Practice and Procedure


PUBLISHED January 2, 2004

Claims against two law firms, alleging negligent representation in connection with a deed of cohabitation made between two parties in a master/slave sexual relationship, had no prospect of success.The defendant law firms, ('M') and ('G') respectively, applied for summary judgment under CPR Part 24 or for the action of the claimant ('S') against them to be struck out under CPR 3.4. S had entered into a master/slave relationship with a Swedish national ('Y') who was originally a client of S's when he worked as a male prostitute. In 1997 S and Y jointly instructed M in connection with the drafting of a deed of cohabitation designed, according to the deed, to "create legally binding arrangements as to financial and other matters" for the duration of S and Y's cohabitation and in the event of termination of the arrangement. Both S and Y accepted liability for repayment of a bridging loan for an apartment bought in S's name. S and Y had intended to cohabit in the apartment, but Y never went to live with S and the relationship broke down. S instructed G in relation to negotiations with Y's solicitors. A separation deed was concluded by which S agreed to transfer the apartment to Y but was entitled to continue living there up to a certain date. S was also released from all liability in connection with the bridging loan and was to retain the benefit of all gifts made to him in the course of the relationship. It was agreed that the cohabitation deed was void. S claimed that M was in breach of duty by failing to advise that he could only act for S, by negligently drafting the cohabitation deed and by failing to ensure that Y provided certification of the fact that he had obtained independent legal advice before entering into the cohabitation deed. In relation to G, S alleged that it had failed to advise him properly as to the claims of the bank providing the bridging loan and had failed to explore or exploit in negotiations the argument that he had beneficial ownership of the apartment. M and G submitted that the cohabitation deed was unenforceable because there was no intention to create legal relations and/or if there was a contract it was illegal on the ground of public policy or was liable to be set aside for duress, undue influence, unconscionability and/or misrepresentation.HELD: There was nothing contrary to public policy in a cohabitation agreement governing the property relationship between adults who intended to cohabit or were cohabiting for the purposes of enjoying a sexual relationship. However, it was difficult to suppose that the instant cohabitation deed could ever have withstood an attack on one or more of the grounds of lack of intention to create legal relations, undue influence or misrepresentation. Both M and G were therefore correct in the advice they had tendered to S about the probable unenforceability of the cohabitation deed. S had no prospect of success against M or G because neither was negligent in any material respect. In so far as the cohabitation deed was inappropriately drafted, it was not rendered unenforceable for lack of certainty. The case against M was hopeless and there was no "other compelling reason" within the meaning of CPR Part 24 for allowing the trial to proceed. The case against G was equally as hopeless as that against M.Judgment accordingly.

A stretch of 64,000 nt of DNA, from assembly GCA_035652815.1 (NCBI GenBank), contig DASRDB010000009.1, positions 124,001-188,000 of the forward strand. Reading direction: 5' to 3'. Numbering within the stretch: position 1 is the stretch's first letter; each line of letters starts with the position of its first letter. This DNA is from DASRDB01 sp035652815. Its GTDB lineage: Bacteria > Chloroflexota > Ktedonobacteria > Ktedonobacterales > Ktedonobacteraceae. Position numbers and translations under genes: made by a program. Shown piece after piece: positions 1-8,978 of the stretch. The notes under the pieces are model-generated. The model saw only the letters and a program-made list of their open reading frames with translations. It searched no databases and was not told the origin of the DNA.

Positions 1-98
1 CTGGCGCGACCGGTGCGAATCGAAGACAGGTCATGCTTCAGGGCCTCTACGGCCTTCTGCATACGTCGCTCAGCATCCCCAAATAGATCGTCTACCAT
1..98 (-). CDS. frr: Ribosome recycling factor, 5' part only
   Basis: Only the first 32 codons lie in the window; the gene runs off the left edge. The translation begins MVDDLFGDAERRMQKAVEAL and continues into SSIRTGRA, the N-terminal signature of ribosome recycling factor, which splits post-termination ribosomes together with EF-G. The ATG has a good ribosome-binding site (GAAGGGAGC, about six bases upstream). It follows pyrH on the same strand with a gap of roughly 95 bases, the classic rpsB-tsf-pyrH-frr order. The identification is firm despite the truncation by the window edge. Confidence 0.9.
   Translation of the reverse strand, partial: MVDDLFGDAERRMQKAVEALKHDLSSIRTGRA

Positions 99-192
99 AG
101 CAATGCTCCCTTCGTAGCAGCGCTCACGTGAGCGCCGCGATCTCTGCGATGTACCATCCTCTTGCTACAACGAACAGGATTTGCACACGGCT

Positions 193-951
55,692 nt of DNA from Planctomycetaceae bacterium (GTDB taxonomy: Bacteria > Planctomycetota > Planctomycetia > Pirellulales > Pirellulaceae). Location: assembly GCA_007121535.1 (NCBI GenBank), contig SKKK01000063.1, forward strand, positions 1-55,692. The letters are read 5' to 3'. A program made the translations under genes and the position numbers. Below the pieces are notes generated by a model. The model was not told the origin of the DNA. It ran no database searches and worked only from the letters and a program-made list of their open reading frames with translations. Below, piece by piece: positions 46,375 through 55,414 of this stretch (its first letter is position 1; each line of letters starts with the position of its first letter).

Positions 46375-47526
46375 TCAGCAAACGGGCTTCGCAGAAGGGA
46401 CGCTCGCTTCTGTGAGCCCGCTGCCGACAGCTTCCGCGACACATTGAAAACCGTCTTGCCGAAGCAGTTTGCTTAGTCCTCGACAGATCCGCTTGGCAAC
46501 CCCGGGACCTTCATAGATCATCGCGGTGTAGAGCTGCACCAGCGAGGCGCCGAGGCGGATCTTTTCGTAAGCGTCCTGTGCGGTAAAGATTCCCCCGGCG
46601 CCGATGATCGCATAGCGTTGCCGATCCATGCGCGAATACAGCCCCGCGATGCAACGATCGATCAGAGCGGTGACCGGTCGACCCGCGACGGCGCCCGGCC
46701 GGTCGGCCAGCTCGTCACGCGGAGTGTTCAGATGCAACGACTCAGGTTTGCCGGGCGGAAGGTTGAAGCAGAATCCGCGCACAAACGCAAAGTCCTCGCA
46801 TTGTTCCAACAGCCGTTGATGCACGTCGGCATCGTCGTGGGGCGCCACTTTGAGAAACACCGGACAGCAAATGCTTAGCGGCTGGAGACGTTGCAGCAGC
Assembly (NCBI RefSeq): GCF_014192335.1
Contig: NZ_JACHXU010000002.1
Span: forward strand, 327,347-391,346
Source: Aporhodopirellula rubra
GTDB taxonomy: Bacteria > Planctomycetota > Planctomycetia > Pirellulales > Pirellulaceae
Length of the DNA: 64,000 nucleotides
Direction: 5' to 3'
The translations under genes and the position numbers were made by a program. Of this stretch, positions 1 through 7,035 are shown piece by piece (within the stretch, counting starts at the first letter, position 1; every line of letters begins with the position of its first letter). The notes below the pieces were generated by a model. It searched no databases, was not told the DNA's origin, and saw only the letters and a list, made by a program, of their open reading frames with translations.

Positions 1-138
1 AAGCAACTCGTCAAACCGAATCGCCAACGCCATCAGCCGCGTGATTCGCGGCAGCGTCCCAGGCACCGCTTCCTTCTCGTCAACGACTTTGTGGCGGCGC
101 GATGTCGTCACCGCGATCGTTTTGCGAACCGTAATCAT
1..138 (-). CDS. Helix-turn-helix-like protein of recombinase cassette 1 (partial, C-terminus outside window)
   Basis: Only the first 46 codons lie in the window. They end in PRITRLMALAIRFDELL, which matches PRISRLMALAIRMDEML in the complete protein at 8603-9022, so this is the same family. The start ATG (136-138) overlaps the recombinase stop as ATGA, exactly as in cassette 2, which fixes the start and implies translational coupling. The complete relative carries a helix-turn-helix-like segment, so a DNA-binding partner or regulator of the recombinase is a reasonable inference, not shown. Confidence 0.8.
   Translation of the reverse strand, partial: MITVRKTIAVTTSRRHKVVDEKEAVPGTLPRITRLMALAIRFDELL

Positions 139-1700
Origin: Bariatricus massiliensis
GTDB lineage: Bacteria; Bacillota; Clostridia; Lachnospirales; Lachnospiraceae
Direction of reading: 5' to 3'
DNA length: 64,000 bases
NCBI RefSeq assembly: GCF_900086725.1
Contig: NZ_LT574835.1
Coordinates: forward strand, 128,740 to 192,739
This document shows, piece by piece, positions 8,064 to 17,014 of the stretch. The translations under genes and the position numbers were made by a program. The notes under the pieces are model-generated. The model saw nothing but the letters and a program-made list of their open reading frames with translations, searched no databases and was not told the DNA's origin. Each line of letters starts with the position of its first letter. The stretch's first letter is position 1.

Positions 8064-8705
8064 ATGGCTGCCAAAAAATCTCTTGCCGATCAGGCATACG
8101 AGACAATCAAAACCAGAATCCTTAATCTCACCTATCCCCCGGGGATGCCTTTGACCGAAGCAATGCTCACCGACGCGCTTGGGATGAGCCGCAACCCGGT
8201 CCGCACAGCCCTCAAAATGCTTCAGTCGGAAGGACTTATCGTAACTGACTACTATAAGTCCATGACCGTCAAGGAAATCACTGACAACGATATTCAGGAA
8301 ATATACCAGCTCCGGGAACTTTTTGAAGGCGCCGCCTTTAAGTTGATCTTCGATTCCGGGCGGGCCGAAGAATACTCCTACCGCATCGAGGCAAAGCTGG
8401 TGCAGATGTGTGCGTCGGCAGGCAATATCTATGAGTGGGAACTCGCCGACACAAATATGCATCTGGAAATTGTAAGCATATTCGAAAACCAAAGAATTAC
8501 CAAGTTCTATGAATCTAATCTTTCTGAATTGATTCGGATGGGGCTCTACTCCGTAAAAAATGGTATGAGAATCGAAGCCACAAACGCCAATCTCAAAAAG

[2003] EWHC 3166 (Ch)